The Problem(s) of Democracy

Intellectual disputes, ideological disagreements, and national debates that pique our interest (or inflame our passions).

From Wisdom of Crowds:

  • Institutions in decay: In the past, Ezra Klein argues, American political parties “were a bulwark against politics becoming about one person.” What we’re seeing today is corruption of that ideal. “There is not more to the Republican Party today than Trump’s ambitions. I would have told you that the Democratic Party was different, that it was not just a vehicle for Biden’s ambitions. Now I’m not so sure.” Michael Brendan Dougherty has an even more tart take than Ezra.
  • To win, you must be cold and bold: “Now, while I think Harris is probably a better option than Biden, she is not the Democrats’ best option,” writes Jonathan Chait. “If you undertake a change as radical as swapping out your presidential candidate because he’s losing to a sociopathic criminal, then you should really go ahead and pick a candidate whose political and governing skills have the confidence of the party elite. As Napoleon said, if you start to take Vienna, take Vienna.
  • Will Xi take Taiwan? “The entire global order will be endangered if there is an empty vessel in the Oval Office, a headless superpower in a destabilizing world,” writes Ross Douthat.
  • The Party decides: It’s no secret that the presidential primaries are not completely transparent or democratic. Maybe that’s OK. But then there’s self-serving demagoguery that demands critics “shut the f*ck up and get on with it.” “[T]here is now a widespread tendency to argue that one can only defend democracy by totalitarian methods,” George Orwell famously observed. “If one loves democracy, the argument runs, one must crush its enemies by no matter what means.”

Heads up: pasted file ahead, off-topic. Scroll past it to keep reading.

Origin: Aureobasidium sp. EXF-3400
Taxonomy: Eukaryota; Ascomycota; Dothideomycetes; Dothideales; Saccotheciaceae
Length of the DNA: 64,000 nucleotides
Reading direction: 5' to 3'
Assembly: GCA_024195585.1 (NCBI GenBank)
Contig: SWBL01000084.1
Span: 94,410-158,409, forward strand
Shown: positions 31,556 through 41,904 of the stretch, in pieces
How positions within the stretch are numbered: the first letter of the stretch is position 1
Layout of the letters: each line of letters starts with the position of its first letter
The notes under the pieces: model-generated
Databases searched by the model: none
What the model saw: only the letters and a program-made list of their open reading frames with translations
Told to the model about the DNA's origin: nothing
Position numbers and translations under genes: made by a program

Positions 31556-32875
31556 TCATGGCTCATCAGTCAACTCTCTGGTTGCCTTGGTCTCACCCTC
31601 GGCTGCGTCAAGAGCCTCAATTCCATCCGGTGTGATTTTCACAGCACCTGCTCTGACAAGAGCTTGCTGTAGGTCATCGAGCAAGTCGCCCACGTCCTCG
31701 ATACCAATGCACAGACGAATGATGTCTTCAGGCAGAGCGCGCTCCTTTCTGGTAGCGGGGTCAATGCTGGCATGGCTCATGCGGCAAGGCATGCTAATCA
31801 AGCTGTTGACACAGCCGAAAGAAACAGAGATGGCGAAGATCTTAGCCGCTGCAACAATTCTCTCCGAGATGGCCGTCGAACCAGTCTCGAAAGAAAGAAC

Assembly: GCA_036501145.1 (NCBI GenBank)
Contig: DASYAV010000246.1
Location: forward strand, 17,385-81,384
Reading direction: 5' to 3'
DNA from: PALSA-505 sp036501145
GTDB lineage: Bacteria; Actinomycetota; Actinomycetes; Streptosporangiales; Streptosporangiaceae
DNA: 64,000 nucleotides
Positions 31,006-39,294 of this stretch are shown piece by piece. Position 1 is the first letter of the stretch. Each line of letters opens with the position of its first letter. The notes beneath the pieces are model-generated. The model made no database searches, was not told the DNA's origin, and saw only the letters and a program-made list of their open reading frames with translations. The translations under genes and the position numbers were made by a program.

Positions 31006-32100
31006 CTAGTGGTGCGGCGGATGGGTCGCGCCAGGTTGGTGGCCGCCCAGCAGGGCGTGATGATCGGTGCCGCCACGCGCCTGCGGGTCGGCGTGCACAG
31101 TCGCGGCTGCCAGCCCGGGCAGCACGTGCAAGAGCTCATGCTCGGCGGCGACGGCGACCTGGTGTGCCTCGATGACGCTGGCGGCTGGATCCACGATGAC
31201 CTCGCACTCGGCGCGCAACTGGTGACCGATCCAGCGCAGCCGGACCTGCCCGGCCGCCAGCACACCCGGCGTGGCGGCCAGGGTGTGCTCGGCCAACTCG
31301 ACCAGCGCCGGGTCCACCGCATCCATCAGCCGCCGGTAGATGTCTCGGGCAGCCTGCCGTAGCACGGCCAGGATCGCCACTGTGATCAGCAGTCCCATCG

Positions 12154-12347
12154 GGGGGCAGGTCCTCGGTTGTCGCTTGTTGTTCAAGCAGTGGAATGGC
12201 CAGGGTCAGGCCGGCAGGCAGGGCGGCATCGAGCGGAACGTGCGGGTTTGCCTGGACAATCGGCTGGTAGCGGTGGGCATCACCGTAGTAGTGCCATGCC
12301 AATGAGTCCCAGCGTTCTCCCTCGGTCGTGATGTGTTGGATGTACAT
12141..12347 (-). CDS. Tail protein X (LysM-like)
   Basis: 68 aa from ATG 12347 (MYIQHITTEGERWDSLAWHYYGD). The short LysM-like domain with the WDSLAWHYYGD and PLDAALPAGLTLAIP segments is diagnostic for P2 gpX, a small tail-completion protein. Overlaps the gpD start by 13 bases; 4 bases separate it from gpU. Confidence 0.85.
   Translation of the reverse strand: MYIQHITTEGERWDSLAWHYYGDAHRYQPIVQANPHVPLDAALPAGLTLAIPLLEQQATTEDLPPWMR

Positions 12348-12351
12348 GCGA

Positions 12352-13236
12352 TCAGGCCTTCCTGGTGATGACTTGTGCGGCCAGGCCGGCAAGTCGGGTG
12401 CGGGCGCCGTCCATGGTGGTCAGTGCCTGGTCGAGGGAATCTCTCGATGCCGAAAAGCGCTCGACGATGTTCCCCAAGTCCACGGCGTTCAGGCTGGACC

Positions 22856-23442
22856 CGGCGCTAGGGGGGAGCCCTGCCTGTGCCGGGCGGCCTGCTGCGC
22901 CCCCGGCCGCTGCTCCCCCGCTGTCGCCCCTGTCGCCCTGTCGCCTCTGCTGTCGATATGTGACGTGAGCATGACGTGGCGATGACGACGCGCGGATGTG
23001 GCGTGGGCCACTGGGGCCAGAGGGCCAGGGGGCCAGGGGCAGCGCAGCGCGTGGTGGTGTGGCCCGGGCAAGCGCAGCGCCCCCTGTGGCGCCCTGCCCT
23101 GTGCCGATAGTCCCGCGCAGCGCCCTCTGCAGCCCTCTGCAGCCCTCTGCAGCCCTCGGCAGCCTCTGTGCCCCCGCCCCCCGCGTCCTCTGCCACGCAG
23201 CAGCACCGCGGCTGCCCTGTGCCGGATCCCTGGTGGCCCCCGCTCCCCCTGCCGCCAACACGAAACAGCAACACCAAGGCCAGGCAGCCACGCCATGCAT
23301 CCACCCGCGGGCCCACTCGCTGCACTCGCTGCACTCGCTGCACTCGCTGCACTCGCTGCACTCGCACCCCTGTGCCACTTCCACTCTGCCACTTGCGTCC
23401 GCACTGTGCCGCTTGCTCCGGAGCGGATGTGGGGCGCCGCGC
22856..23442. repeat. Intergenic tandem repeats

• Biden’s bland centrism is a bigger problem than his mental decline: Abandoning politics opens the door to populists. “This is why I put special emphasis on the negative consequences of envisaging the ideal of democracy as the realization of a ‘rational consensus,’” wrote Chantal Mouffe in The Democratic Paradox (2000). “I am convinced… that the blurring of the frontiers between left and right, far from being an advance in a democratic direction, is jeopardizing the future of democracy.” (via Osita Nwanevu).

More here.